Ask your students if they’re tired of making lists of “things to do” or projects to check up on. Ask them if they wish for an easy way of getting a progress report on tasks assigned to their assistants, team members, or coworkers. Then get ready for their hero worship as you tell them all about assigning Tasks in Outlook.
As instructors we sometimes forget to teach that next step in the Outlook Task lesson. Teaching your students to set tasks for themselves is certainly a worthwhile venture—they’ll stay organized and always have a running list of responsibilities to keep them focused. But what if they’re heading a committee? What if they’ve got an absent-minded assistant? That’s when assigning tasks will really come in handy.
Task Requests: It never hurts to ask
Tasks are just messages in a different form. They provide a way to ask someone to do something, in detail, via e-mail. When you send a task request to another Outlook user, he will have the option to accept it, decline it, or assign it to someone else. You will receive a message in your Inbox that tells you what he has decided. Once you assign a Task to another user and she accepts it, you are no longer the “owner” of the Task and cannot make changes to it. To create a task request:
- Click the File menu, choose New and click on Task Request.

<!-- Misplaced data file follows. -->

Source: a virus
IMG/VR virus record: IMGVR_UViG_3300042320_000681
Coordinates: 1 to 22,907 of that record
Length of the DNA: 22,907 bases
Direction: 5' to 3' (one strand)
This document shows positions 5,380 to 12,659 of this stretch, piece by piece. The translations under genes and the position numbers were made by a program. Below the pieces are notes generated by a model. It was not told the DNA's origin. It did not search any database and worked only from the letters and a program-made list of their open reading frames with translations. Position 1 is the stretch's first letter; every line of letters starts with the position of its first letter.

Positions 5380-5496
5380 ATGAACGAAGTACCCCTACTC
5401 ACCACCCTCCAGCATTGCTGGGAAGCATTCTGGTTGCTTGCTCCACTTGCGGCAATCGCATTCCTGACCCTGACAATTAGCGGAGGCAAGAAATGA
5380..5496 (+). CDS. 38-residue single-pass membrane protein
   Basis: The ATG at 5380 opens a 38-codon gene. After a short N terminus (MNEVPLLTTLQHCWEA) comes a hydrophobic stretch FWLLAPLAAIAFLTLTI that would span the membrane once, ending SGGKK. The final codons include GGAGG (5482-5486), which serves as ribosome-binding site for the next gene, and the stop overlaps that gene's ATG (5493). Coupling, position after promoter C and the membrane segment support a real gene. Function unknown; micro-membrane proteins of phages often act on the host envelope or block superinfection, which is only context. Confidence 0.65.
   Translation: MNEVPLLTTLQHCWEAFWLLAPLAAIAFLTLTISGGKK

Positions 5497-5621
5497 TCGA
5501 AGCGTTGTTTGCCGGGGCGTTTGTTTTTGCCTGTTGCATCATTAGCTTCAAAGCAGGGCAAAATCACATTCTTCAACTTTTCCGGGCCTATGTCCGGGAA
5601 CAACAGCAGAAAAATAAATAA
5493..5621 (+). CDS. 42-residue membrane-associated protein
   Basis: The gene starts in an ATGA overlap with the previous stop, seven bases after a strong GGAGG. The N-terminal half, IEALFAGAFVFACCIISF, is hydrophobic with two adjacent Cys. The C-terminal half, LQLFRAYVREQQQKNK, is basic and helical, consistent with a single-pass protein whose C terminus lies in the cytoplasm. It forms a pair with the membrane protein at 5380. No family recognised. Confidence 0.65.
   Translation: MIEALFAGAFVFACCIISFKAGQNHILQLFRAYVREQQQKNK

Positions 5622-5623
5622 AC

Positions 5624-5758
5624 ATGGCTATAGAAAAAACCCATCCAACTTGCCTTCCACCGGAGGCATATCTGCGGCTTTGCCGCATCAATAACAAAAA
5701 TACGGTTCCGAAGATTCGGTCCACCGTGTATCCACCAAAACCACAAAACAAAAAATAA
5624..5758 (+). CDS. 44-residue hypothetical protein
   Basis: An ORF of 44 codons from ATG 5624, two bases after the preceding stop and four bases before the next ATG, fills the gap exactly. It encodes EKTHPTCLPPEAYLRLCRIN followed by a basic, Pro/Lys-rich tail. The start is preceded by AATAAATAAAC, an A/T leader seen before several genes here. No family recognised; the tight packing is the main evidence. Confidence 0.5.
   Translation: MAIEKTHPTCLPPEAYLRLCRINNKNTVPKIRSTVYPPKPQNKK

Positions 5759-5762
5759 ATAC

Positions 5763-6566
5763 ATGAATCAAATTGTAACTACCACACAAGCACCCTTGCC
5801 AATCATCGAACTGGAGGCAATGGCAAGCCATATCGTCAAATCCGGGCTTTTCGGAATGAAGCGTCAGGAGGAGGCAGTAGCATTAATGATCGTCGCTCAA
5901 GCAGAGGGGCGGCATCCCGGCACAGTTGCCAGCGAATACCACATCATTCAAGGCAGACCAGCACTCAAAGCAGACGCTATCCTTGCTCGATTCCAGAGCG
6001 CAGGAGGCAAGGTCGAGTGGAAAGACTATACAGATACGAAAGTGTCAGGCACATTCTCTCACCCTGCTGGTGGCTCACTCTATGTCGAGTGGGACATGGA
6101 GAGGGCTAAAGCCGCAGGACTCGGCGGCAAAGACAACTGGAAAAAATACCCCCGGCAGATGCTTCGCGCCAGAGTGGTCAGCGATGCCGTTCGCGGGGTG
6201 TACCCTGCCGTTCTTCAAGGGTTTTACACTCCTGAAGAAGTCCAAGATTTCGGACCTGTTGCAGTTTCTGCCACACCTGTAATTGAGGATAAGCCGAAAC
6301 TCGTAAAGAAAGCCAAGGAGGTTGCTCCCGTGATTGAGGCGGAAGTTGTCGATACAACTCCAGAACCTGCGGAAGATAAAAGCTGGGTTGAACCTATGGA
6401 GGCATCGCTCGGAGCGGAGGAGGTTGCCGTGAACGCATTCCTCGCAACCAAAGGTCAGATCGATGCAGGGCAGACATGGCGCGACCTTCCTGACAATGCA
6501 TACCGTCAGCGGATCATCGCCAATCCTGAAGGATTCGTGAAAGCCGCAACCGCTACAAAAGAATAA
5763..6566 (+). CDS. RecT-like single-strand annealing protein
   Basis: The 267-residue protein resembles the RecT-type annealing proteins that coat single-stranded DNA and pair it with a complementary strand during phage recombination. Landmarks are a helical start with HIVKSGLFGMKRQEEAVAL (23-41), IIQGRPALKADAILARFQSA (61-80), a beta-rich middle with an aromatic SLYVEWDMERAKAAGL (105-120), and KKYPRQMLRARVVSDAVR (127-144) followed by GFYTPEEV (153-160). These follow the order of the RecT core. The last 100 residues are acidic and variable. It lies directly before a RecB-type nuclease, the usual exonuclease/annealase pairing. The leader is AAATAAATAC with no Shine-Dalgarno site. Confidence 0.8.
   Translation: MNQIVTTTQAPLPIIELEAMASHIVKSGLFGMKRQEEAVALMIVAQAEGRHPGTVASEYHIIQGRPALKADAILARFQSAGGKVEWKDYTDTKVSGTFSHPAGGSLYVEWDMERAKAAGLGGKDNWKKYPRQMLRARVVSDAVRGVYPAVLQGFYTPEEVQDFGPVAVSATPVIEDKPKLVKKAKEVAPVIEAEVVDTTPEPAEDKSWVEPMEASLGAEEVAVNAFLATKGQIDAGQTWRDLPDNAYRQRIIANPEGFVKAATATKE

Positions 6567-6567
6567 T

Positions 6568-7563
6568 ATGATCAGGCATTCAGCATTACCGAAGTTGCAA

- In the To box, enter the name of the person who should receive the task, or click the To button and choose the recipient just as you would in an e-mail message.
- Give the task a name in the Subject box.
- Select a due date and the priority options that apply. You can choose to mark the task as Normal, Low, or High priority. You also may provide additional explanations for the Task in the notes window.
- If you’d like to receive any and all updates made to the task, put a check mark in the box next to “Keep an updated copy of this task on my task list.”
- Click Send.
The Task recipient will receive an e-mail message with a special icon next to it. As with all other Outlook items, the icon will change according to the item type. The chart below shows the Task-related Outlook icons.
|Outlook’s Task-related icons|
If the answer is “no”
If you receive a message indicating that someone has declined your task, it’s easy to reassign it to another recipient. If you’re going to take on the Task yourself, open the Task and click on the Actions menu and choose Return to Task list. (NOTE: This option will only be available on a Task that has been declined.) This will return Task ownership to you so that you can modify it. To reassign a declined task request to another recipient:
- Open the Task Request.
- Click the Actions menu and choose Assign Task.
- Address the Task as you would a message.
- Select or clear the “Keep an updated copy of this task on my task list” and the “Send me a status report when this task is complete” check boxes.
- Click Send.
On the receiving end: Answering Task Requests
If you receive a task request, double click the message to reveal the Task Request form. In the upper left hand corner below the file menu, you’ll find two buttons: Accept and Decline. To accept or decline the task, simply click the appropriate button. Regardless of the choice you make, you’ll be asked if you’d like to edit the response before sending.